She is the undiscovered royalty of the fragrance laboratory.
The Marie Curie of the sweetly scented branch of industrial chemistry.
She is the most beautiful of all ball gowns though her beauty by habit remains hidden beneath a white coat and horrid blue hairnet.
She spends her sterilized days, so people imagine, enrapt in endless games of molecular quadrille.
In truth, she runs wild.
Her mind will not have its horizons trimmed by test tubes, its considerations cut short by condensing pipes, its brilliance scorched back by bunsen burners.
Where others perceive formulae she drinks in blackcurrant bush leaves broken by urgent brutish hands.
The colourless liquids frothing up into clouds in conical flasks are putative rains for dark, lichen-mapped forests as yet unleashed.
She will see measuring cylinders stuffed with irises and glass beakers fulled to the brim with green galbanum before day ends.
Her chemist’s kitchen thus transformed to wooded wonderland, she will imagine herself a savanna to surround her magic kingdom.
This sorceress is sovereign over the sense whose memories last longest.
She needs no acts of exuberant appreciation, no adulatory audience.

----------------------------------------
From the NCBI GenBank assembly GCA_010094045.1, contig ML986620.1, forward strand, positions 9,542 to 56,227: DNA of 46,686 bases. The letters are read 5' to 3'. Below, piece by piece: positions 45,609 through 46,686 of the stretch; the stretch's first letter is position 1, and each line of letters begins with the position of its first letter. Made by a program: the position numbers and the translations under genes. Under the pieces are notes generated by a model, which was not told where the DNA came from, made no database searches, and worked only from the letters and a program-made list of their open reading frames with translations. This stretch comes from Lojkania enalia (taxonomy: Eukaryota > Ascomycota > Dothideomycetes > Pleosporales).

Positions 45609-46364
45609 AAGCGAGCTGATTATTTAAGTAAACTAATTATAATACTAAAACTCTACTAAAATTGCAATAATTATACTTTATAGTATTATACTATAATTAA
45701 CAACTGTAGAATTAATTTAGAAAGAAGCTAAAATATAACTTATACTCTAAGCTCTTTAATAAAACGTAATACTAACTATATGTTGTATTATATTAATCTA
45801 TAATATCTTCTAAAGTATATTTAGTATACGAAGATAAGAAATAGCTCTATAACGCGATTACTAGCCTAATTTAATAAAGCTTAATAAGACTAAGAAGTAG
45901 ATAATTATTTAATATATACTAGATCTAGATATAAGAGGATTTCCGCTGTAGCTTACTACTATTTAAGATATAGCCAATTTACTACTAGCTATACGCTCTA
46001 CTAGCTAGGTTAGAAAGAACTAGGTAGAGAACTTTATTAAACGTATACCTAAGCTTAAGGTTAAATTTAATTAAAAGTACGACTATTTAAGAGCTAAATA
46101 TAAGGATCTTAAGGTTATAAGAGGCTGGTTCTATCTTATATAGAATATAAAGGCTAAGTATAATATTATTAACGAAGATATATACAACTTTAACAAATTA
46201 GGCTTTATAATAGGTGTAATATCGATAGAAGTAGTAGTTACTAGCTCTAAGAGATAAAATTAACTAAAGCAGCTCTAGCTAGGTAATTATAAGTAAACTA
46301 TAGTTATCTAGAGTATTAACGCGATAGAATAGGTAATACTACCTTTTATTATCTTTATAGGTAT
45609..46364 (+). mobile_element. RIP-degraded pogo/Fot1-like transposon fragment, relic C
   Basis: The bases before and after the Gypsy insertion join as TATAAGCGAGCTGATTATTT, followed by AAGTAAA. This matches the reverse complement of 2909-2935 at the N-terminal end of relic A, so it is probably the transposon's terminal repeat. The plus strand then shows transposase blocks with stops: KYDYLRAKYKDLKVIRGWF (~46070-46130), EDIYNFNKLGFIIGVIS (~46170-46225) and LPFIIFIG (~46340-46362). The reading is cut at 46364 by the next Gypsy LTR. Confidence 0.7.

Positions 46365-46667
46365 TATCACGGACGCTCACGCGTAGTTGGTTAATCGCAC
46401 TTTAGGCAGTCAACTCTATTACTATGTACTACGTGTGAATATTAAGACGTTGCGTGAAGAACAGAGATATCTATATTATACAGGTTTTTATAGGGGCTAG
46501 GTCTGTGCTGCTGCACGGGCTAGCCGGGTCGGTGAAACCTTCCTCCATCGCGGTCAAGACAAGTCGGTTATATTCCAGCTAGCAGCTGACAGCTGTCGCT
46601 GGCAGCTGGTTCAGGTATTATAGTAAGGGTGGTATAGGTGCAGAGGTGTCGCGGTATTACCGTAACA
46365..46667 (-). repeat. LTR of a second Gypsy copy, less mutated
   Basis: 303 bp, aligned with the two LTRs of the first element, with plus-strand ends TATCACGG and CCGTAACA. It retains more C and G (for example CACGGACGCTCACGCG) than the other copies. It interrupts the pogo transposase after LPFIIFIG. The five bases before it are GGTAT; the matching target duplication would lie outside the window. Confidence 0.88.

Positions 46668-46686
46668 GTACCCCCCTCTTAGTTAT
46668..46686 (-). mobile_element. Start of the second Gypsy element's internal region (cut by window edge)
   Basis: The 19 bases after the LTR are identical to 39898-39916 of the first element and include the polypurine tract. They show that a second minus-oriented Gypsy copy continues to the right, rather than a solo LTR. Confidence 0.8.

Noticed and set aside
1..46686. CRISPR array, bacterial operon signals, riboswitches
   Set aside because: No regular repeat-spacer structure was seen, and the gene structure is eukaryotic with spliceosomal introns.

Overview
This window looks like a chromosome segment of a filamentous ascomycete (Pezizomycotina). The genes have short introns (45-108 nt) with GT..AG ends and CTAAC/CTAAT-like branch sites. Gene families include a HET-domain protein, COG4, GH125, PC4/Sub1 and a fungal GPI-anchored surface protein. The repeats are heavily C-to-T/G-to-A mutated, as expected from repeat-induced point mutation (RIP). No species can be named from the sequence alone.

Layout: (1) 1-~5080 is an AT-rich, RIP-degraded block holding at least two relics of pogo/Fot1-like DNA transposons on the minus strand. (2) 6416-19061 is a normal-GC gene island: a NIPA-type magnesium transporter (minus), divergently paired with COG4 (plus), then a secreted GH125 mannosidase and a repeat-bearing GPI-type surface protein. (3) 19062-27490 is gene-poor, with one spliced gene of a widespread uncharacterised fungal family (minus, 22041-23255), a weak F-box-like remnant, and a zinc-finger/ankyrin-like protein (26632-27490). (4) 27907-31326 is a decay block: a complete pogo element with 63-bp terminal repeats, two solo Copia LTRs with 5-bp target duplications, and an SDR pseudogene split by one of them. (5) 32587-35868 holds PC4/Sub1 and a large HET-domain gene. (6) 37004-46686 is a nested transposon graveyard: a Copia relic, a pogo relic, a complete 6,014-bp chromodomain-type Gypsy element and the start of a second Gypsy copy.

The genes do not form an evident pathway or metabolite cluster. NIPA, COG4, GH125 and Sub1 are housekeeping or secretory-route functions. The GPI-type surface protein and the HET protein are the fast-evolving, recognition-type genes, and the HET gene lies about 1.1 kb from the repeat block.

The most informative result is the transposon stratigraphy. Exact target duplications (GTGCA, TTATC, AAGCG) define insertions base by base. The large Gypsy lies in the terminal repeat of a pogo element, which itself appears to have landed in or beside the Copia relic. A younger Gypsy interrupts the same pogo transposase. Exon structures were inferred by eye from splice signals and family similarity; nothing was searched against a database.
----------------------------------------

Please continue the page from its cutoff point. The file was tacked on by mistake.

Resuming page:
Her majesty is the air around her.
Balmain de Balmain is not so much a forgotten masterpiece as a triumph never known to the crowd at all.
In parfum form, this is a brave and emerald brilliant latter day chypre.
Wasting no time on ceremonial openings it immediately erects an expansive architecture of oakmoss, vetiver, cassis leaf and black pepper.
Between these great steal vaults of scent creep slow swathes of green glass galbanum: filtering the sun’s light and lending a slight bitter hue to fleshy iris, feint rose and just visible jasmine.
It is a structure built to last.
The overall effect at once luxurious and imperiously restrained.
She is a still young beauty lamenting her dead and gone beloved, but she is not yet ready to be a dowager.
The King is dead.
Long live the Queen Regnant of aromachemistry.
Had the roles been reversed and the King been made a widower, this would have made as handsome a scent for him in his sorrow.
The Perfumed Dandy.